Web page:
This day in Jewish history / Operation Magic Carpet touches down
The final two flights of a massive exodus of Yemenite Jews land in Israel, bringing a slew of new immigrants to the Jewish state and marking the end of a once-flourishing Diaspora community.
On September 24, 1950, the final two planes carrying Jews from Yemen to Israel as part of "Operation Kanfei Nesharim" (“On Wings of Eagles”) touched down at Lod airport with 177 new immigrants. Although most of the remaining Jews in Yemen continued to trickle out up through 1962 (when civil war in North Yemen led to the closing of the gates), it was between 1948 and 1950 that the vast majority of the nation's 48,818 Jews departed the country. They piled aboard 430 flights for the young Jewish state, prompted by a lethal pogrom in Aden that followed the 1947 UN vote on the partition of Palestine.
Today, there are estimated to be fewer than 400 Jews still living in Yemen.
The Yemenite exodus is better known by its nickname, "Operation Magic Carpet," but though that epithet evokes a speedy and efficient rescue, recent scholarly work on Yemenite immigration suggests otherwise.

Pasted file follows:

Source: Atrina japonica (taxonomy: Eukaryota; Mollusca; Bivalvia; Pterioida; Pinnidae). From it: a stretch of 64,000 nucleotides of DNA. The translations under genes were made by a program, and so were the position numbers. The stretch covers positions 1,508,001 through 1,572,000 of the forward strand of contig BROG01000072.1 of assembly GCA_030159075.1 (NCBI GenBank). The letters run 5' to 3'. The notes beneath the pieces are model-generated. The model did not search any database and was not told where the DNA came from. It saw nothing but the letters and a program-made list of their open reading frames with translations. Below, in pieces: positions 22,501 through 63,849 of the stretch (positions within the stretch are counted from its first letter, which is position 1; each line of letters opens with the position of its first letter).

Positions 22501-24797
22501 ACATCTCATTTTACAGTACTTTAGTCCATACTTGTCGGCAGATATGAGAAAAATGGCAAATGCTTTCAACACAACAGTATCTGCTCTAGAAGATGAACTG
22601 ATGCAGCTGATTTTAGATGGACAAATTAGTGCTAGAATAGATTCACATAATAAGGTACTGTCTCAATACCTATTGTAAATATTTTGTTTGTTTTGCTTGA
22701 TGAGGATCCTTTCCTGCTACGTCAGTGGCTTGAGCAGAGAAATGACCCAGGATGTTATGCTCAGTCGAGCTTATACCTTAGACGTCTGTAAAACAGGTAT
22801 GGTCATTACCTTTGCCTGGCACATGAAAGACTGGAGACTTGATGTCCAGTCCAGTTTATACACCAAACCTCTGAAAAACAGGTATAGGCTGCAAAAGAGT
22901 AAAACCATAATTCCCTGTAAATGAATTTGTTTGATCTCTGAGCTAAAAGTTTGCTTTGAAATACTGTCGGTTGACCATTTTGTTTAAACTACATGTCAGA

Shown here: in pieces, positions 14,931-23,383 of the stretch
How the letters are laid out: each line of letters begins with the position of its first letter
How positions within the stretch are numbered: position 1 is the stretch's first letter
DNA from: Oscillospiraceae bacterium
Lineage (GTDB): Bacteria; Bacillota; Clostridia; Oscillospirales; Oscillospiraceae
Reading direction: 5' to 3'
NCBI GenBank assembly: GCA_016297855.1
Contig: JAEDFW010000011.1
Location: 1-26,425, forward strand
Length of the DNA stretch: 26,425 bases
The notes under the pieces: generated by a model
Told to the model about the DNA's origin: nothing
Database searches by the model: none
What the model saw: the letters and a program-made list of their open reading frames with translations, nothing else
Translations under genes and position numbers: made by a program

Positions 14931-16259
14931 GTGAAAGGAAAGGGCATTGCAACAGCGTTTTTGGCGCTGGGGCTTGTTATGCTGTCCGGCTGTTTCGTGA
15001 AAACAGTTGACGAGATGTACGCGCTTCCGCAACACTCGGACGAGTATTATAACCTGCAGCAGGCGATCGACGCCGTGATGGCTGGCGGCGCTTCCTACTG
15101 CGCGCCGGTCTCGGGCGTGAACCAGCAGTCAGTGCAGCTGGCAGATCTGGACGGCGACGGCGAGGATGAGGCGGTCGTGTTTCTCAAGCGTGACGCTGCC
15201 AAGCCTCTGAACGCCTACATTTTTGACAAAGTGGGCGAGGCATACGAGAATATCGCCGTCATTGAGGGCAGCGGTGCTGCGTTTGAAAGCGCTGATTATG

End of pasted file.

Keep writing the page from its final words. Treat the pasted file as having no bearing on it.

The Jews of Yemen and Aden were widely dispersed around the country, and nearly a thousand of them died during the operation, either on the border between Yemen and Aden, or while waiting to depart a transit camp in the port city of Aden. In a recent book on the topic, researcher Esther Meir-Glitzenstein places blame for poor planning and worse on Yemeni and British authorities, but also, principally, on the Joint Distribution Committee, which had been entrusted by Israel with overseeing the immigration operation.
Once in Israel, there was a high mortality rate among the newly arrived children, and rumors about the kidnapping of Yemenite babies by authorities circulated for decades. An official inquiry, which reported its findings in 2001 after a seven-year investigation, rejected the claims of any criminal activity, and was able to establish the fate of 972 of 1,033 children who were reported as missing during these early years. Some died and were buried without their parents being properly informed, the report said, but a large number were apparently adopted by veteran families, in decisions made at the local level by social workers.